The port of Aden

Image19 April – We go to the French cultural centre and I see Sarah's workplace. She is manager of the Aden centre and is happy with her recent position. I check my mail and then towards noon I take a bus into town and stroll around the central streets and shops. The sun is very hot. Several buildings are made of stone and probably date back to the colonial period, the golden age of the port of Aden. It's a peculiar town, lying on trading routes that were once strategic, and even now it retains some importance, though its haven has a slack traffic for several reasons, among which acts of terrorism that were carried out in its docks and targeted American and French interests. I notice people of different origins and its history is fascinating, its very natural volcanic configuration jutting out into the sea compensate for the lack of outstanding tourist attractions.

I sit at a bar for a fruit shake and a sailor insists on talking to me from a nearby table in an impertinent way. He's plump, even in the face and wears rectangular smoked spectacles. I could see him as a character of a sea novel by Conrad. Without restraint he persistently sticks his fingers up his nostrils and asks me cheeky questions, I wouldn't object to answering if only he would answer mine, for instance from what country he is, but he seems to be playing riddles. He speaks English with an Indian accent, but he may be an Arab. A beggar comes up and with an irritated and comical tone this character enjoins me to drive him away. I ignore this further instance of impoliteness, but I'm really annoyed and hint I don't want to pursue this indisposing conversation: I pretend to delve into reading, and only later I exchange a few words with a dad and his son sitting at my table.

At 2 pm I meet Sarah. We buy a fish at the market and have it grilled in a restaurant. We then take a walk around the shops and when Sarah goes back to work I take a bus to another part of the city, the port of Mu’alla. You can see the immense natural pool enclosed by the arms and flanks of volcanic mountains reaching into the sea.

I return to Aden, and call by the cultural centre then go home with Sarah. Tonight she’s invited to a wedding, the women's reception that is, so she’ll go to the party alone. She’s very undecided about what to wear; should she observe the local etiquette that would have her cloaked in the crimson velvet robe that a colleague lent her, or rather be herself and wear one of her dresses at the risk of not having an appropriate outfit? I stay at home alone a few hours, but around 11 pm I hear the bell ring. It’s Sarah. She tells me disappointedly that the men got home much earlier than expected and the women’s party had to disperse in a hurry. She wasn’t able to take part in the dances as she wanted. We stay up till late talking.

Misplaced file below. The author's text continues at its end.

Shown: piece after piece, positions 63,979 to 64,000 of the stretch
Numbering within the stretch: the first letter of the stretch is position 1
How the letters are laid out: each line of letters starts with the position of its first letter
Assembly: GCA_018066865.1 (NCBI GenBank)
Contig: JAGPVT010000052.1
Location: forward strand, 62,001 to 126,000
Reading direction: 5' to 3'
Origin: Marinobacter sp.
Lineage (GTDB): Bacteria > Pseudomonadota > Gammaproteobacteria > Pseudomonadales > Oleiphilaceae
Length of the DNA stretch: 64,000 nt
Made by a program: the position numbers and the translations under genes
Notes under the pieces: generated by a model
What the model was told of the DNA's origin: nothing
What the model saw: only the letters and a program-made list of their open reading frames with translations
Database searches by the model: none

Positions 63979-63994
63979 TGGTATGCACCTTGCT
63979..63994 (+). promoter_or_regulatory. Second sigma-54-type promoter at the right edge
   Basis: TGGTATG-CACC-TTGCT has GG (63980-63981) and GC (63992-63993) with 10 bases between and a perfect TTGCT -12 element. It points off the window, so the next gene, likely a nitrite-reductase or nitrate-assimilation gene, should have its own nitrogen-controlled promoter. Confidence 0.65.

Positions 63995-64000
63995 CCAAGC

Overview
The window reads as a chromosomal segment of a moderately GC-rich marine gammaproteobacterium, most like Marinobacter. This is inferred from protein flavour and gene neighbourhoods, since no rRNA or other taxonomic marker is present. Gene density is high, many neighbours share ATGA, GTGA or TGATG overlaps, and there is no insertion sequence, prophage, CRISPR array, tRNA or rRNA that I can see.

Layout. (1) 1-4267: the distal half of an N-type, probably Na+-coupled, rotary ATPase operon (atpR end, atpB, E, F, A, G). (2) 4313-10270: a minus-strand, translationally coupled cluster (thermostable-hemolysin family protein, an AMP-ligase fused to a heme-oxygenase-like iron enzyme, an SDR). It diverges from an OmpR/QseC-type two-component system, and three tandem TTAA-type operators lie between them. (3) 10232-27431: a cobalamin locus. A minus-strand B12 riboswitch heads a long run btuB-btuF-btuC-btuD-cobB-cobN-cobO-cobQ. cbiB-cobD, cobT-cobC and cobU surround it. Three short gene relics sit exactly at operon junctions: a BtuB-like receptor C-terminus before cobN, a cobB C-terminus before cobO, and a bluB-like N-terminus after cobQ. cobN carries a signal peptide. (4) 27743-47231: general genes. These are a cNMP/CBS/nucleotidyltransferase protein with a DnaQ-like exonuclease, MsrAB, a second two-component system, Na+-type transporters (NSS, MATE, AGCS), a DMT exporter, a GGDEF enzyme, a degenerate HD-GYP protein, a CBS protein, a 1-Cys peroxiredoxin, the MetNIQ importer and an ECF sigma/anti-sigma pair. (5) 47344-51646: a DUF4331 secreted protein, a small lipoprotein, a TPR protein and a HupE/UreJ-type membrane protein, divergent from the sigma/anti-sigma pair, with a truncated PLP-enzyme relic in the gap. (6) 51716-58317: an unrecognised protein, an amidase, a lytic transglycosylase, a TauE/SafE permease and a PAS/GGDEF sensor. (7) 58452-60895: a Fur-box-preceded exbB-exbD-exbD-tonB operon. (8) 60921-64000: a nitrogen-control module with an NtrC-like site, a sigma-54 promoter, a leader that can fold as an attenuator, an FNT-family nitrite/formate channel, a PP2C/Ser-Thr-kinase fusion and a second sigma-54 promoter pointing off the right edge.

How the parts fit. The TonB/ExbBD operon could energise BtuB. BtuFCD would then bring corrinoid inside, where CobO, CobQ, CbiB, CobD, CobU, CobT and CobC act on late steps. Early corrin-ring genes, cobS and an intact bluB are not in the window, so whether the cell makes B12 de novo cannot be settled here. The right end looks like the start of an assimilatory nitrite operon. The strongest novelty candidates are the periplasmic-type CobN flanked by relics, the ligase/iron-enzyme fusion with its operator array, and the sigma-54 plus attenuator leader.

20 April – We have decided to go to Fuqum today, a fishermen’s village where a French anthropology student stayed a few months (incidentally I had met him in Damascus). Geraldine came to see him some time ago and met his hosts. She gave me their address to visit them, saying they are exquisite people.

ImageWe bought a roast chicken and some fruit to eat, when we passed through Sheikh Othman before taking the taxi to the sea. On arriving we spend some time in the house, then get into a fishing boat that takes us to a beautiful desert beach where the golden sand rises from the water’s edge and forms a high steep dune. Not a soul except few people at the opposite end of the beach.

At 2 pm the eldest son, Rashidi, comes to pick us up in the boat and takes us to a volcanic islet under which opens a pretty cavern level with the sea. We dive into the water and swim. They say you can reach another cavity in the rock if you swim under water. I hesitate, but have to undergo this trial keeping my eyes open in order not to bump into an obstacle. Finally I emerge in a narrow tunnel. I surface with my head to breathe, but the air is humid and heavy. I can’t wait to get out of there.

We then moor on the side of the islet and climb to the top. We can see an all-round panorama in a terribly bright sunlight that reflects on the sea, making it look metallic. We sail back to the humble village, where the houses are simple buildings close to one another, made of cement blocks, mended in some way or other, sometimes with roofless rooms. Rashidi’s father tells me of his trip around Europe when he was a student in Libya. He’s educated and very up-dated, and his son took this curiosity after him. We stay a long time, then we are invited to call at other houses that we reach threading our way along narrow passages between the houses, invaded by sand, rubbish and pipes; at some spots I can smell urine. We get into a last house and we understand they want to keep us for dinner.

We have a good meal, with fish of course, serene in our friends’ relaxed company. The women appear to be much less segregated than elsewhere, they have merged with the men and with me for dinner and have an uncovered face. I am struck by a young woman’s beauty, whose traits are nearly Indian. She wears a headscarf and asks me some questions in a natural way. The relationship seems very normal. We go back by shared taxi. At home we stay up to talk until late.